VITAMIN B1 (THIAMIN)



Table of Contents
image Incident pain caused by collapsed vertebrae in menopause. The logical background to a personal treatment protocol
image Vitamins and metals: Potential dangers for the human being
image Preventing Hypoglycemia
image [Criteria of supply of vitamins B1, B2, and B6 in children with insulin-dependent diabetes mellitus]
image [Vitamin metabolism in children with insulin-dependent diabetes mellitus. Effect of length of illness, severity, and degree of disruption of substance metabolism]
image [Metabolism of B group vitamins in patients with insulin-dependent and non-insulin dependent forms of diabetes mellitus]
image [Patients with type-II diabetes mellitus and neuropathy have nodeficiency of vitamins A, E, beta-carotene, B1, B2, B6, B12 and folic acid]
image Relation between theophylline and circulating vitamin levels in children with asthma
image [The therapeutic approach in optic neuropathy due to methyl alcohol]
image Alcohol and brain damage.
image Acute ethanol poisoning and the ethanol withdrawal syndrome.
image Clinical signs in the Wernicke-Korsakoff complex: a retrospective analysis of 131 cases diagnosed at necropsy.
image Thiamine status of institutionalised and non-institutionalised aged.
image [Vitamin B 1 deficiency in chronic alcoholics and its clinical correlation]
image Thiamine pyrophosphate and pyridoxamine inhibit the formation of antigenic advanced glycation end-products: comparison with aminoguanidine.
image Vitamin status in patients with inflammatory bowel disease
image Chronic alcoholism in the absence of Wernicke-Korsakoff syndrome and cirrhosis does not result in the loss of serotonergic neurons from the median raphe nucleus
image Tissue concentrations of water-soluble vitamins in normal and diabetic rats.
image [Vitamin status in diabetic neuropathy (thiamine, riboflavin, pyridoxin, cobalamin and tocopherol)]
image Intakes of vitamins and minerals by pregnant women with selected clinical symptoms.
image Vitamins for seeing

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Incident pain caused by collapsed vertebrae in menopause. The logical background to a personal treatment protocol

ITALY MINERVA ANESTESIOL. (ITALY), 1984, 50/11 (573-576)

The physiopathological background to senile osteoporosis in women is reviewed with a reminder of possible complications like vertebral fractures and incident pain. The treatment protocols developed from these premises include the administration of oestroprogestins, vitamins D2, B1 and B6 and calcitonin. They also incorporate exposure to electromagnetic pulsation fields, ultraviolet and infrared rays as well as FANS and antidepressant treatment.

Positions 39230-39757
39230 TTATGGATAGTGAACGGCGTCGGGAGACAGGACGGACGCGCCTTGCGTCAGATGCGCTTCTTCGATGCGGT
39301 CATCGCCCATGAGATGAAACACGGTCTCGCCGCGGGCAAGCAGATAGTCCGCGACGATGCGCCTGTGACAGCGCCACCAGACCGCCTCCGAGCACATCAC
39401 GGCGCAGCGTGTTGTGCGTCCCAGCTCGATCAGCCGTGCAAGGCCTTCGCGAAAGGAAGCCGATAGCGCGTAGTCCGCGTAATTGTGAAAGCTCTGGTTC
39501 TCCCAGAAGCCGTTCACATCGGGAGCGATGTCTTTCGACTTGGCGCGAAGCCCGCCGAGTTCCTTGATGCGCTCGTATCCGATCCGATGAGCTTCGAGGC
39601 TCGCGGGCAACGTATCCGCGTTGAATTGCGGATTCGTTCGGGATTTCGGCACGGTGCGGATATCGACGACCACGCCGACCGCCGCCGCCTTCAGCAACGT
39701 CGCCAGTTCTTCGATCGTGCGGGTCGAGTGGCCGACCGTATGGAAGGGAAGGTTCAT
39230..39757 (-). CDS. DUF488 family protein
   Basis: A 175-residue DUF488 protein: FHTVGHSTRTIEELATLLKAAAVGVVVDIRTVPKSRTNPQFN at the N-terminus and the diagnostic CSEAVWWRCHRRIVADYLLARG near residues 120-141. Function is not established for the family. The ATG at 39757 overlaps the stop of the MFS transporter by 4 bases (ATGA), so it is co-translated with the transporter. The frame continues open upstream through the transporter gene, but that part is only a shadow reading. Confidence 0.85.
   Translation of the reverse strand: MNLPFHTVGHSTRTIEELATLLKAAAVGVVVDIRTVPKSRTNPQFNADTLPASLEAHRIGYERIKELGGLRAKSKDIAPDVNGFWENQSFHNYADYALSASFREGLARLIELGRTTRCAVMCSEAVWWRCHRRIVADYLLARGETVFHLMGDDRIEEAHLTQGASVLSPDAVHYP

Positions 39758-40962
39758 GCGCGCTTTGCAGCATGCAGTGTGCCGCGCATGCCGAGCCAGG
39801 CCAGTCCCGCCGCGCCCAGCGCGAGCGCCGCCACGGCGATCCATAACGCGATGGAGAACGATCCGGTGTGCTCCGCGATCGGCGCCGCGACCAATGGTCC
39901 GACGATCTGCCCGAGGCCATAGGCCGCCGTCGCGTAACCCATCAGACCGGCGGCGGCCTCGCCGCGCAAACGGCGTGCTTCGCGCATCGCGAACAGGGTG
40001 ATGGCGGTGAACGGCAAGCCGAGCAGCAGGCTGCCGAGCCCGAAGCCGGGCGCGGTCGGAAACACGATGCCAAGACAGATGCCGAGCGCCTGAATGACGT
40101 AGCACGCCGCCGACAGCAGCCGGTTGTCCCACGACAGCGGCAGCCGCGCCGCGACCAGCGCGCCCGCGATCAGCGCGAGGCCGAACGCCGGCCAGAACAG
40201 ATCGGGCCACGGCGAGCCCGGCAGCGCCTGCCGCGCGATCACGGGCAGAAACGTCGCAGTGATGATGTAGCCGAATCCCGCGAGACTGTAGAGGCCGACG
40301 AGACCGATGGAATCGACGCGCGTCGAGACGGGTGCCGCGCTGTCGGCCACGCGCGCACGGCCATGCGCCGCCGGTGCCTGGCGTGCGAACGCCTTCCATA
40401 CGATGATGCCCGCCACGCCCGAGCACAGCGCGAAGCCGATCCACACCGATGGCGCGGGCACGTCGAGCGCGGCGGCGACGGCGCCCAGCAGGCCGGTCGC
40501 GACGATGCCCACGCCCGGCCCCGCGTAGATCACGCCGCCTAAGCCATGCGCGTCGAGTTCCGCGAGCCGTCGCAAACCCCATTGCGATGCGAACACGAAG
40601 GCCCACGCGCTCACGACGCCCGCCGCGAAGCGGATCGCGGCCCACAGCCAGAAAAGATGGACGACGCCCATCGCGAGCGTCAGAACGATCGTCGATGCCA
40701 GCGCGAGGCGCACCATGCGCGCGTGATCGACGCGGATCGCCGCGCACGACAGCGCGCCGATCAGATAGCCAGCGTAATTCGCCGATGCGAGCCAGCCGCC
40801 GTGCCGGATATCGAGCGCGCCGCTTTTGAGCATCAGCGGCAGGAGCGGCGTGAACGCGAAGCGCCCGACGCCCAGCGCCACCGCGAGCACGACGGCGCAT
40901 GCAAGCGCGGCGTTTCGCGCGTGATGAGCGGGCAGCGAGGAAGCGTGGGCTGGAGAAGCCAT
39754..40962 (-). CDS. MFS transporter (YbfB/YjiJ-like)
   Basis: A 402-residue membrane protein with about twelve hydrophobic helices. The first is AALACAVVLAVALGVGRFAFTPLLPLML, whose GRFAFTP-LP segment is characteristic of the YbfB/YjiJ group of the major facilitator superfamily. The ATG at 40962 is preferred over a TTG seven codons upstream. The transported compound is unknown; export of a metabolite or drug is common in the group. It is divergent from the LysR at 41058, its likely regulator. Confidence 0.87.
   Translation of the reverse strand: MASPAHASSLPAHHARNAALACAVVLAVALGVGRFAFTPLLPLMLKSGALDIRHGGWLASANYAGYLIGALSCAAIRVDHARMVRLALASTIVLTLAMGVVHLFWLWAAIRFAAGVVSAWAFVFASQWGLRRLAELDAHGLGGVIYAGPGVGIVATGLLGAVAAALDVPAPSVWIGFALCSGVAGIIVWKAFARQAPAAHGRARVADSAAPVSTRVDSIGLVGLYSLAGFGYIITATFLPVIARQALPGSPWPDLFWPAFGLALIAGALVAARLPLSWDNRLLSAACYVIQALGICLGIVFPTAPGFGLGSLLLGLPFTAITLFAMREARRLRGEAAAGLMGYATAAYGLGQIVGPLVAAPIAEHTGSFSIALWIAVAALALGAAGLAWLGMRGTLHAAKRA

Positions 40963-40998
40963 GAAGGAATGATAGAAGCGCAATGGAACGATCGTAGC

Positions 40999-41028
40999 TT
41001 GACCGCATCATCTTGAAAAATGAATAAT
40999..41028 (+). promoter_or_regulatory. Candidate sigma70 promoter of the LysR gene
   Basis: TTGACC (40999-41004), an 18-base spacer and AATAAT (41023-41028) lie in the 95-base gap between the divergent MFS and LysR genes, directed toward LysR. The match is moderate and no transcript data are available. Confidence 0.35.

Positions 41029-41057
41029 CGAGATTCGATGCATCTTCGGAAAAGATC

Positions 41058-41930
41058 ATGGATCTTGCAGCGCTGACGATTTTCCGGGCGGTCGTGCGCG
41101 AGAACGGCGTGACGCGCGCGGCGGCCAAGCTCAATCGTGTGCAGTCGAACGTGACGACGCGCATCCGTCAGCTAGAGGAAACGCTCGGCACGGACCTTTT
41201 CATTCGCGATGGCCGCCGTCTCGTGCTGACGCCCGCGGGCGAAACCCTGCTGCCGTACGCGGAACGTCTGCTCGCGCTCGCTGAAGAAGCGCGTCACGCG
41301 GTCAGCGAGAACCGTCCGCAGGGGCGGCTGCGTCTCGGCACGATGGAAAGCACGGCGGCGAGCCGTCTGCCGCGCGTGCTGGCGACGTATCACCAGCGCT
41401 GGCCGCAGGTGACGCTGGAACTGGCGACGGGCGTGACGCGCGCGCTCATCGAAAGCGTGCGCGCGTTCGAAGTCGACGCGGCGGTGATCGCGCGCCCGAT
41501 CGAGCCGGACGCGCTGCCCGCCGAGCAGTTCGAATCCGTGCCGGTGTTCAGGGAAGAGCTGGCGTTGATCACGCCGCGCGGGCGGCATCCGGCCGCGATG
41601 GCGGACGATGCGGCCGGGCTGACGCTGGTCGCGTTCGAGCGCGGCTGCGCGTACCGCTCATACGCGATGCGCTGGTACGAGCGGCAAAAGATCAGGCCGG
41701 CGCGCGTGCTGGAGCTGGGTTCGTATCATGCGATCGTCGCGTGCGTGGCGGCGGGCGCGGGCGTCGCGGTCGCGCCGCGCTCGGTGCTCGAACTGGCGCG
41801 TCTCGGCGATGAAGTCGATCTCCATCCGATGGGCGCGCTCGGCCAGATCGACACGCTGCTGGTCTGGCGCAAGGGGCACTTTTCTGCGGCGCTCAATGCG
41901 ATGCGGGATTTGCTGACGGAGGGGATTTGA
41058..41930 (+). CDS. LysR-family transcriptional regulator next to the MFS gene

Vitamins and metals: Potential dangers for the human being

Schweizerische Medizinische Wochenschrift (Switzerland), 1996, 126/15 (607-611)

Administration of vitamins or metals may cause severe side effects. Retinoids (derivatives of vitamin A) used for the treatment of various skin disorders are teratogenic, hepatotoxic and may induce a substantial increase in serum lipids. A case report demonstrates that vitamin D supplementation in a patient under total parenteral nutrition can cause hypercalcemia. The isolated administration of vitamin B1, without concomitant vitamin B6 and nicotinamide may precipitate potentially life-threatening pellagra encephalopathy. Repeat blood transfusions may produce clinically overt organ hemosiderosis, e.g. cirrhosis of the liver, diabetes mellitus or myocardiopathy. The literature contains reports on a few cases of sarcoma associated with orthopedic metal implants. The controversial issue of the potential dangers of dental amalgams is briefly mentioned.



Preventing Hypoglycemia

Anti-Aging News, January 1982 Vo.2, No. 1 pg 6-7

Cysteine is a strong reducing agent (it can prevent oxidation of some other substances). In fact, it has been found that too much cysteine in a cell culture medium can inactivate the hormone insulin contained in the medium. The insulin molecule contains three disulfide bonds, at least one of which can be reduced by cysteine. When this happens, the insulin molecule can no longer maintain the proper shape to function normally in stimulating the metabolism of sugar. In hypoglycemia attacks, there is too much insulin and too little sugar in the blood stream. Cysteine can inactivate insulin, thereby allowing the sugar level to begin to rise again. We and others have used the combination of vitamins B1, C, and cysteine to successfully abort severe attacks of hypoglycemia. A reasonable dose for a healthy adult is 5 grams of C, 1 gram of B1, and 1 gram cysteine. Although cysteine is a nutrient, it s use on a long-term basis should be considered experimental. Start with a low dose (250 milligrams per day) and work your way up. Always use at least three times as much vitamin C as cysteine. Be sure to consult with your physician and have regular clinical tests of basic body functions, especially liver and kidney. Diabetics should not use cysteine supplements due to its anti-insulin effects.